Marian Kočner, currently in detention on unrelated fraud charges, has been charged with ordering the February 2018 killing of Kuciak and his fiancée, Martina Kušnírová.
A delegation from the International Press Institute and the Committee to Protect Journalists met with Slovak authorities in Bratislava, calling on them to expedite charges against all parties allegedly involved in the killing of journalist Ján Kuciak.
One year on from the murder of Ján Kuciak and his partner Martina Kušnírová, lawyers representing the families of the victims are concerned about recent political interventions.
A businessman held since June on suspicion of fraud was close to one of the murder suspects arrested in September; he had also threatened Kuciak previously.
The unnamed suspects were among eight people arrested in a police raid on 27 September. This is the first significant development in the investigation since the murder of Kuciak and his fiancee in February.
Kuciak, a journalist who investigated high-level corruption, was murdered at home alongside his fiancée in February. Officials have yet to confirm the motive or identify the murderers.
The problem isn’t the investigators, says Kuciak’s editor, but the people at the top.
Lukáš Milan was handed a three year suspended prison sentence and banned from practising journalism for an article on alleged corruption.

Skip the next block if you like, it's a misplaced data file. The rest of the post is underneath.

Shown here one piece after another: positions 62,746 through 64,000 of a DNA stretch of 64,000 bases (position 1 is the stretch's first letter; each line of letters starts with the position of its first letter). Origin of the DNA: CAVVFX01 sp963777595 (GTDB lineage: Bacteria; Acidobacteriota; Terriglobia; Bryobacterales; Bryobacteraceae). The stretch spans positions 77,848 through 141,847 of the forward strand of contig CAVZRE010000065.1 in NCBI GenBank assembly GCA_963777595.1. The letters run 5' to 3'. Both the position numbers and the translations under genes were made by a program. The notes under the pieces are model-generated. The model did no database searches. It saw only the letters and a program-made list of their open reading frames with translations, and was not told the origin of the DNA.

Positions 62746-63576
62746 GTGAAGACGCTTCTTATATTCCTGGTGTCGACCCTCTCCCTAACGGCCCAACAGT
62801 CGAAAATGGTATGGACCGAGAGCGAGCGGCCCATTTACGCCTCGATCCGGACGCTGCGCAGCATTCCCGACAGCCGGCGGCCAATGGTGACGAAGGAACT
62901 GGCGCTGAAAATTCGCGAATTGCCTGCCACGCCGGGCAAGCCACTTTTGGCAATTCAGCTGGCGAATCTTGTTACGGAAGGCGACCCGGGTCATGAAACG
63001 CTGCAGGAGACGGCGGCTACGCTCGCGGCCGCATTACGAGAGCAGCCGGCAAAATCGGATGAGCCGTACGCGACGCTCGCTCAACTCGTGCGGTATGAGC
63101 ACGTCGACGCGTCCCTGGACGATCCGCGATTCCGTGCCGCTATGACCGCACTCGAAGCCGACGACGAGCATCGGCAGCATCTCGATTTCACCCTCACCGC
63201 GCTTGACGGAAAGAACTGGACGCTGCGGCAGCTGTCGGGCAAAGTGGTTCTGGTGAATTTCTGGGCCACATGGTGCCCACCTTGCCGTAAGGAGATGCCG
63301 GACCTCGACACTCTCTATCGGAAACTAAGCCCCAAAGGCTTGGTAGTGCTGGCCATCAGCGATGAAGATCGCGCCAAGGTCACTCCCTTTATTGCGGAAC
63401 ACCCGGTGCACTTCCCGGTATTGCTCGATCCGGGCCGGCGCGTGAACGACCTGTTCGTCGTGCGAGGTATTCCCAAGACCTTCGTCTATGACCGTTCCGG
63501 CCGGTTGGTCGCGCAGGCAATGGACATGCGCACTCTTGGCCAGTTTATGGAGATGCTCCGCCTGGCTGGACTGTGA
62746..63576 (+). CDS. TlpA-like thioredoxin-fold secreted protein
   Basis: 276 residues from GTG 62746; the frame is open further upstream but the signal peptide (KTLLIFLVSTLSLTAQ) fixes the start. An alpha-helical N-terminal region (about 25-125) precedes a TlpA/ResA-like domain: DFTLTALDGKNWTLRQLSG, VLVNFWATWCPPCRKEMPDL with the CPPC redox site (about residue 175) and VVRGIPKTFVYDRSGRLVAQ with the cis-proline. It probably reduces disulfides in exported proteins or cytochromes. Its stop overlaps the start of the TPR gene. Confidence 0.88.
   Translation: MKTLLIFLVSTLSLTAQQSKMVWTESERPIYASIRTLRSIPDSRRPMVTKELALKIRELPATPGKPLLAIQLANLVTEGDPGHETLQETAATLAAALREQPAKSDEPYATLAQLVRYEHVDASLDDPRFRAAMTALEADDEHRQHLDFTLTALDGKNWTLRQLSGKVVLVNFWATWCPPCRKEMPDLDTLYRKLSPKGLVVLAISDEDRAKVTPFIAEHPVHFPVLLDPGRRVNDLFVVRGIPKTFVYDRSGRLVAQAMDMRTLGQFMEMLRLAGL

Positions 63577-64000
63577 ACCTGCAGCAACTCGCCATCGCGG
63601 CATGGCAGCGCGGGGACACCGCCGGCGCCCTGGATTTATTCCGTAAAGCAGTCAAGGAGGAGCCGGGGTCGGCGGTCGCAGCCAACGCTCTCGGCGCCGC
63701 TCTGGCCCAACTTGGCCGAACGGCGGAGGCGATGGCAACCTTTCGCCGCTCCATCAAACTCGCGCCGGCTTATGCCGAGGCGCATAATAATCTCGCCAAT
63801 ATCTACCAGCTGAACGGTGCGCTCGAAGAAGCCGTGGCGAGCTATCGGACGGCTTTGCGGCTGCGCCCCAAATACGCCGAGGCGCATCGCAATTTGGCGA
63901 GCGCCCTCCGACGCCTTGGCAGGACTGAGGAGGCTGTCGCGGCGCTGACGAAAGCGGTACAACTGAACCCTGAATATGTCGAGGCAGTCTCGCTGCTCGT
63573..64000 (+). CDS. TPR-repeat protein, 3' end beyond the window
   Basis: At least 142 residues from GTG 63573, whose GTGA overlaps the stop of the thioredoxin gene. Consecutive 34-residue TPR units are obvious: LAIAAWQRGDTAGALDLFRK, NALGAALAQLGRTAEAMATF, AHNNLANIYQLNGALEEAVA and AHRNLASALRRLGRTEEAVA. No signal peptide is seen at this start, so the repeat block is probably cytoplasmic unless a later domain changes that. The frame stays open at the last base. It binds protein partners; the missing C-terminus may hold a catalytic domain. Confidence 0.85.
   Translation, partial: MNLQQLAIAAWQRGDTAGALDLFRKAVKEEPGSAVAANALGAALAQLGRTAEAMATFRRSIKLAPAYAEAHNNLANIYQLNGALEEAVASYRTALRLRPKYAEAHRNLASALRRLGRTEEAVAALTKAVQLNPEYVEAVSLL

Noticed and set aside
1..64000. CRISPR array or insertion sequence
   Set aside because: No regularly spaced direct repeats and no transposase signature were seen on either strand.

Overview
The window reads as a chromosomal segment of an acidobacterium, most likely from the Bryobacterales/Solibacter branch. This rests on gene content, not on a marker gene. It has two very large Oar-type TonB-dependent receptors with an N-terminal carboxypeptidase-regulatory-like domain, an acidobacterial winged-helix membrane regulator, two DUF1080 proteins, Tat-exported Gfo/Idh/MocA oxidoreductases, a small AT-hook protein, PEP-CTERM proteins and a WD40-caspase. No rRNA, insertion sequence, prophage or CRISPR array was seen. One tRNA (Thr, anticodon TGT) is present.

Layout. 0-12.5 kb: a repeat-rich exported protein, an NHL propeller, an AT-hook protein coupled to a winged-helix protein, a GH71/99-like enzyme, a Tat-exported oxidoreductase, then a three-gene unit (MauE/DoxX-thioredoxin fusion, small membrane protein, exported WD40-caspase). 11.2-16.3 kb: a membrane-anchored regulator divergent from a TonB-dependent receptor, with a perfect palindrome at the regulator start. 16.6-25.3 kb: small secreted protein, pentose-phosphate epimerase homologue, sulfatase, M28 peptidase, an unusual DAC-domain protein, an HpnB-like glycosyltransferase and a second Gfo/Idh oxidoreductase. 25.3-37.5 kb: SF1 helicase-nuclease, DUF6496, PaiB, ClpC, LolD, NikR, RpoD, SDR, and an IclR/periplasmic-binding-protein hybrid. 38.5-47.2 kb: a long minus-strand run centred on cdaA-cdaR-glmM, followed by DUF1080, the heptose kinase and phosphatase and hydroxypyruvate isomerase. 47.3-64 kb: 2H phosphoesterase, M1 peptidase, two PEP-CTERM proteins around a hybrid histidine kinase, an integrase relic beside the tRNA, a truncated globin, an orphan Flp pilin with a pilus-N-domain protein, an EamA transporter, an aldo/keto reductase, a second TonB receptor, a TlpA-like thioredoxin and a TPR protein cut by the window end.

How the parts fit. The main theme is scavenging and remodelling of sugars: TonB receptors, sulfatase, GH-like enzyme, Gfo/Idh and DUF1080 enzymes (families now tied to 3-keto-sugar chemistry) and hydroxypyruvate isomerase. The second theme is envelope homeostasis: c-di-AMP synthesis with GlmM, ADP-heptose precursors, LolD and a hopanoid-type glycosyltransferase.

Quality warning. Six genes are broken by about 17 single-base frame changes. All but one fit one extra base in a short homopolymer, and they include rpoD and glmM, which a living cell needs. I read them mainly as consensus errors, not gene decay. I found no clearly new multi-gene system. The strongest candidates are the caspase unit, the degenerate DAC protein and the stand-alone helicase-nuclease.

The young investigative journalist was known for his stories on tax fraud and shady real estate deals involving several Slovak businessmen with close connections to the ruling party.
A Slovak court’s decision ordering a tabloid to apologise to a judge for its reporting on a private party where attendees allegedly made light of a mass murder sets a dangerous precedent, the International Press Institute and its Slovak National Committee recently said.
A draft budget currently before Parliament would cut overall funding for the Slovak Council for Broadcasting and Retransmission (RVR) while more than doubling the yearly revenue it is expected to collect.
Slovak authorities should stop pressuring a Slovak journalist to divulge his source for reports on wiretapped conversations between alleged organised crime figures and senior police officials, the International Press Institute (IPI) and its affiliate, the South East Europe Media Organisation (SEEMO), say.
Recent moves by members of Slovakia’s judiciary are creating growing pressure that threatens press freedom in the country, the Slovak Committee of the International Press Institute says.
Current and former members of Slovakia’s judiciary are seeking €940,000 from a tabloid that published photographs and video from a 2010 party that appeared to depict acts making light of a mass murder.